Conservation and climate changeEnvironmentalists are concerned about loss of biodiversity that will result from destruction of the forest, and also about the release of the carbon contained within the vegetation, which could accelerate global warming. Amazonian evergreen forests account for about 10% of the world's terrestrial primary productivity and 10% of the carbon stores in ecosystems—of the order of 1.1 × 1011 metric tonnes of carbon. Amazonian forests are estimated to have accumulated 0.62 ± 0.37 tons of carbon per hectare per year between 1975 and 1996.
One computer model of future climate change caused by greenhouse gas emissions shows that the Amazon rainforest could become unsustainable under conditions of severely reduced rainfall and increased temperatures, leading to an almost complete loss of rainforest cover in the basin by 2100. However, simulations of Amazon basin climate change across many different models are not consistent in their estimation of any rainfall response, ranging from weak increases to strong decreases. The result indicates that the rainforest could be threatened though the 21st century by climate change in addition to deforestation.
In 1989, environmentalist C.M. Peters and two colleagues stated there is economic as well as biological incentive to protecting the rainforest. One hectare in the Peruvian Amazon has been calculated to have a value of $6820 if intact forest is sustainably harvested for fruits, latex, and timber; $1000 if clear-cut for commercial timber (not sustainably harvested); or $148 if used as cattle pasture.
As indigenous territories continue to be destroyed by deforestation and ecocide, such as in the Peruvian Amazon indigenous peoples' rainforest communities continue to disappear, while others, like the Urarina continue to struggle to fight for their cultural survival and the fate of their forested territories. Meanwhile, the relationship between non-human primates in the subsistence and symbolism of indigenous lowland South American peoples has gained increased attention, as has ethno-biology and community-based conservation efforts.
From 2002 to 2006, the conserved land in the Amazon rainforest has almost tripled and deforestation rates have dropped up to 60%. About 1,000,000 square kilometres (250,000,000 acres) have been put onto some sort of conservation, which adds up to a current amount of 1,730,000 square kilometres (430,000,000 acres).
Remote sensingremotely sensed data is dramatically improving conservationists' knowledge of the Amazon Basin. Given the objectivity and lowered costs of satellite-based land cover analysis, it appears likely that remote sensing technology will be an integral part of assessing the extent and damage of deforestation in the basin. Furthermore, remote sensing is the best and perhaps only possible way to study the Amazon on a large-scale.
The use of remote sensing for the conservation of the Amazon is also being used by the indigenous tribes of the basin to protect their tribal lands from commercial interests. Using handheld GPS devices and programs like Google Earth, members of the Trio Tribe, who live in the rainforests of southern Suriname, map out their ancestral lands to help strengthen their territorial claims. Currently, most tribes in the Amazon do not have clearly defined boundaries, making it easier for commercial ventures to target their territories.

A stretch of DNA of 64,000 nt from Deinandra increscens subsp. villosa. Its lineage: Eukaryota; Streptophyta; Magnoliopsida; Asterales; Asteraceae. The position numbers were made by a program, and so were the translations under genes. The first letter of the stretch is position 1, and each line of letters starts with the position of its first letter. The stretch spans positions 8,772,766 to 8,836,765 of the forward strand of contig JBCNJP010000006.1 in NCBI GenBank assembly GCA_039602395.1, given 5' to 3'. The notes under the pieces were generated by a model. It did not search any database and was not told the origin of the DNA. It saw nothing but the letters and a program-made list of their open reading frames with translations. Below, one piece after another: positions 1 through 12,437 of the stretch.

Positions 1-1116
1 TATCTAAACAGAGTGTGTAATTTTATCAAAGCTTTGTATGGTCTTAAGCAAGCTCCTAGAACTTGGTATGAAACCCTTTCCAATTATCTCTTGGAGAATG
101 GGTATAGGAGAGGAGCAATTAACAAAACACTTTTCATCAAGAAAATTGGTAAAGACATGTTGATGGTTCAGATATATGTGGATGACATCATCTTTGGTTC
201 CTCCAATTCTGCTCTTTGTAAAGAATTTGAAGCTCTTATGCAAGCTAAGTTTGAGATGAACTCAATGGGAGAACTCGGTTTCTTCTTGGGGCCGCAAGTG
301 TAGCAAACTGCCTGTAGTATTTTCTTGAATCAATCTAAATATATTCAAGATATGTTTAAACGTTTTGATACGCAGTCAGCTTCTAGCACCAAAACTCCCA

To accurately map the Amazon's biomass and subsequent carbon related emissions, the classification of tree growth stages within different parts of the forest is crucial. In 2006 Tatiana Kuplich organized the trees of the Amazon into four categories: (1) mature forest, (2) regenerating forest [less than three years], (3) regenerating forest [between three and five years of regrowth], and (4) regenerating forest [eleven to eighteen years of continued development]. The researcher used a combination of Synthetic aperture radar (SAR) and Thematic Mapper (TM) to accurately place the different portions of the Amazon into one of the four classifications.
Impact of early 21st century Amazon droughtsIn 2005, parts of the Amazon basin experienced the worst drought in one hundred years, and there were indications that 2006 could have been a second successive year of drought. A July 23, 2006 article in the UK newspaper The Independent reported Woods Hole Research Center results showing that the forest in its present form could survive only three years of drought. Scientists at the Brazilian National Institute of Amazonian Research argue in the article that this drought response, coupled with the effects of deforestation on regional climate, are pushing the rainforest towards a "tipping point" where it would irreversibly start to die. It concludes that the forest is on the brink of being turned into savanna or desert, with catastrophic consequences for the world's climate.
According to the World Wide Fund for Nature, the combination of climate change and deforestation increases the drying effect of dead trees that fuels forest fires.
In 2010 the Amazon rainforest experienced another severe drought, in some ways more extreme than the 2005 drought. The affected region was approximate 1,160,000 square miles (3,000,000 km2) of rainforest, compared to 734,000 square miles (1,900,000 km2) in 2005. The 2010 drought had three epicenters where vegetation died off, whereas in 2005 the drought was focused on the southwestern part. The findings were published in the journal Science. In a typical year the Amazon absorbs 1.5 gigatons of carbon dioxide; during 2005 instead 5 gigatons were released and in 2010 8 gigatons were released